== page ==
Robert Jamieson says:
6. firmament--an expanse--a beating out as a plate of metal: a name given to the atmosphere from its appearing to an observer to be the vault of heaven, supporting the weight of the watery clouds. By the creation of an atmosphere, the lighter parts of the waters which overspread the earth's surface were drawn up and suspended in the visible heavens, while the larger and heavier mass remained below. The air was thus "in the midst of the waters," that is, separated them; and this being the apparent use of it, is the only one mentioned, although the atmosphere serves other uses, as a medium of life and light.  

Interesting. The Bible was written in accord with the way contemporary people viewed the universe, and, at least in Henry's case, commented on from a related viewpoint.

Thanks for reading.

Sunday, January 05, 2020

With Christ in the School of Prayer, by Andrew Murray, 14

And the first thing the Lord teaches His disciples is that they must have a secret place for prayer; every one must have some solitary spot where he can be alone with his God.
Every teacher must have a schoolroom.  We have learnt to know and accept Jesus as our only teacher in the school of prayer.  He has already taught us at Samaria that worship is no longer confined to times and places; that worship, spiritual true worship, is a thing of the spirit and the life; the whole man must in his whole life be worship in spirit and truth.  And yet He wants each one to choose for himself the fixed spot where He can daily meet him.
That inner chamber, that solitary place, is Jesus’ schoolroom.  That spot may be anywhere; that spot may change from day to day if we have to change our abode; but that secret place there must be, with the quiet time in which the pupil places himself in the Master’s presence, to be by Him prepared to worship the Father.  There alone, but there most surely, Jesus comes to us to teach us to pray. A teacher is always anxious that his schoolroom should be bright and attractive, filled with the light and air of heaven, a place where pupils long to come, and love to stay.  In His first words on prayer in the Sermon on the Mount, Jesus seeks to set the inner chamber before us in its most attractive light.  If we listen carefully, we soon notice what the chief thing is He has to tell us of our tarrying there.  Three times He uses the name of Father:
‘Pray to thy Father;’ ‘Thy Father shall recompense thee;’ ‘Your Father knoweth what things ye have need of.’  The first thing in closet-prayer is:  I must meet my Father.  The light that shines in the closet must be: the light of the Father’s countenance. The fresh air from heaven with which Jesus would have it filled, the atmosphere in which I am to breathe and pray, is:  God’s Father-love, God’s infinite Fatherliness.  Thus each thought or petition we breathe out will be simple, hearty, childlike trust in the Father.  This is how the Master teaches us to pray:  He brings us into the Father’s living presence.  What we pray there must avail.  Let us listen carefully to hear what the Lord has to say to us.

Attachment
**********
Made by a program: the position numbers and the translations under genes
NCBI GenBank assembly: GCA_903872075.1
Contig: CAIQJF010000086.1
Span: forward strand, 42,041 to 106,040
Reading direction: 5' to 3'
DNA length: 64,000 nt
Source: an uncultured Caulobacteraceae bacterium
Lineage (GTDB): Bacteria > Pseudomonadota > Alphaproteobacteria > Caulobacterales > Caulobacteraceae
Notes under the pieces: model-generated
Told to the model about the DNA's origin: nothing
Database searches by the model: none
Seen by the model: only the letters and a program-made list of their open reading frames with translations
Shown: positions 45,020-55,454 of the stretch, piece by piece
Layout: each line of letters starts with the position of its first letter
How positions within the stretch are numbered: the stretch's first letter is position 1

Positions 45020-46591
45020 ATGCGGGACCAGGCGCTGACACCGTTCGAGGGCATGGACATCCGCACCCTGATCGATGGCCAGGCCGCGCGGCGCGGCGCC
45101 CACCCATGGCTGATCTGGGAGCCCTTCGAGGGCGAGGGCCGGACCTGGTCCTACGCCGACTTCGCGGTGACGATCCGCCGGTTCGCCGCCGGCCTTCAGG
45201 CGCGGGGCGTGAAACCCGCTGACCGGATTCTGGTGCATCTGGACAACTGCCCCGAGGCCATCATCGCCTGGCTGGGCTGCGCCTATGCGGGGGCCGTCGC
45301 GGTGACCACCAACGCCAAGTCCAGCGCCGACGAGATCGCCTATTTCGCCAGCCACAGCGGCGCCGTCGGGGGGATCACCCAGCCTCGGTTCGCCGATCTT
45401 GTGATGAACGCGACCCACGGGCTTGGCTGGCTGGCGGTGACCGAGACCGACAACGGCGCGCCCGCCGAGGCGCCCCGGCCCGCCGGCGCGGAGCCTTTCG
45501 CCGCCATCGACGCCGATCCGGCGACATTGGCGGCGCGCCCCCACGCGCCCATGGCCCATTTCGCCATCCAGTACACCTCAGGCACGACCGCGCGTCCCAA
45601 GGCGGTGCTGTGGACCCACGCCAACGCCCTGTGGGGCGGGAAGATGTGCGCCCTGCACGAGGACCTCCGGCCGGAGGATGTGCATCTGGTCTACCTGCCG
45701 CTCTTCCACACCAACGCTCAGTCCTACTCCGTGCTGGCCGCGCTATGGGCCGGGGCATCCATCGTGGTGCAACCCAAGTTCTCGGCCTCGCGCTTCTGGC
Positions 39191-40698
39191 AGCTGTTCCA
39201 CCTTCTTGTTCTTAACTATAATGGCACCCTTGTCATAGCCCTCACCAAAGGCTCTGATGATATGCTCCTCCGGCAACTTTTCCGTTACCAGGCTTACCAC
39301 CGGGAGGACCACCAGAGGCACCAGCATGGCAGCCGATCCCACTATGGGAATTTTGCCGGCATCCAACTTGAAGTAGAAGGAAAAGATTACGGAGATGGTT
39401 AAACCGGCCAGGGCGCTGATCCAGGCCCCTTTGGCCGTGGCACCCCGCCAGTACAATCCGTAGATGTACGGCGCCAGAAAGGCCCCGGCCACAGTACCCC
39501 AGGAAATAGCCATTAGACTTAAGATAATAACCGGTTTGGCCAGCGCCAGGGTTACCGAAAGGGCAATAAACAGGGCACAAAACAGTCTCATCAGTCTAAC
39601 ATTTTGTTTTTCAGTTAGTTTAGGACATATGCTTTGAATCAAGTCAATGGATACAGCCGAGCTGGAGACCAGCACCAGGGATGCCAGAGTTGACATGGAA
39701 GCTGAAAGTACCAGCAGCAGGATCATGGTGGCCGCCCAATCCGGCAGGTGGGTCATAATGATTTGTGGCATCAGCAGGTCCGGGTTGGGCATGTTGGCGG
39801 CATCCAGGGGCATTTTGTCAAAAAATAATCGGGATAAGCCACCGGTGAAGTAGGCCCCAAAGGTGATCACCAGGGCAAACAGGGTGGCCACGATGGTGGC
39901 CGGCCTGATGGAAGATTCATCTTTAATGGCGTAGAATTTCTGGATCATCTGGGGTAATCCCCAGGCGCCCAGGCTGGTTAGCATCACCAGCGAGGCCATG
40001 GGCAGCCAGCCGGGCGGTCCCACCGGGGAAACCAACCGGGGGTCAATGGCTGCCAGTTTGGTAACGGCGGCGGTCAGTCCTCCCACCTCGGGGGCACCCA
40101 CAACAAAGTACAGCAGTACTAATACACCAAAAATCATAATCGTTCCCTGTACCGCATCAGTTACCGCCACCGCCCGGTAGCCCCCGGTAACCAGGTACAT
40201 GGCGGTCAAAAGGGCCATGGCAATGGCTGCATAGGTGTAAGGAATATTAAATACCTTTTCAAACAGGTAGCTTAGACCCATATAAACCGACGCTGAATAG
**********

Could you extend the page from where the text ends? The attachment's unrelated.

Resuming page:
This post continues what is intended to be a series of excerpts from With Christ in the School of Prayer, by Andrew Murray. I thank the Christian Classics Ethereal Library for making this public domain work available. To see their post of the book, go here. The previous post is here. As usual in this blog, long quotations are in this color.

Wednesday, January 01, 2020

Sunspots 761


Things I have recently spotted that may be of interest to someone else:


Christianity: (or something) NPR reports on how a couple who moved into a neighborhood recently had a deaf child, and the neighbors, who had all lived there a long time, have decided to learn sign language.

N. T. Wright on how most Christians have the wrong idea about heaven.

Christianity Today, and other outlets, report that a Chinese pastor has been sentenced to 9 years in prison.

Computing: Gizmodo reports on what people wanted most to know in the Wikipedia.

Gizmodo also reports that anti-robocalling legislation has been approved by Congress, and signed by President Trump. Gizmodo also guesses that it will help some, but maybe not enough.


Education: CBS News reports that Princeton University has honored lunchroom, and other non-professorial workers, by hanging their portraits.


Environment: A Relevant article on why Christians should care for the environment.

Health: A woman with sickle-cell anemia has been treated with her own cells, modified with CRISPR. The results are promising.
 
Politics: Relevant reports that white evangelicals are further from the mainstream in their attitudes concerning immigration than they are on abortion.

The graphic used in these posts is from NASA, hence, it is free to use like this.

Thanks for looking!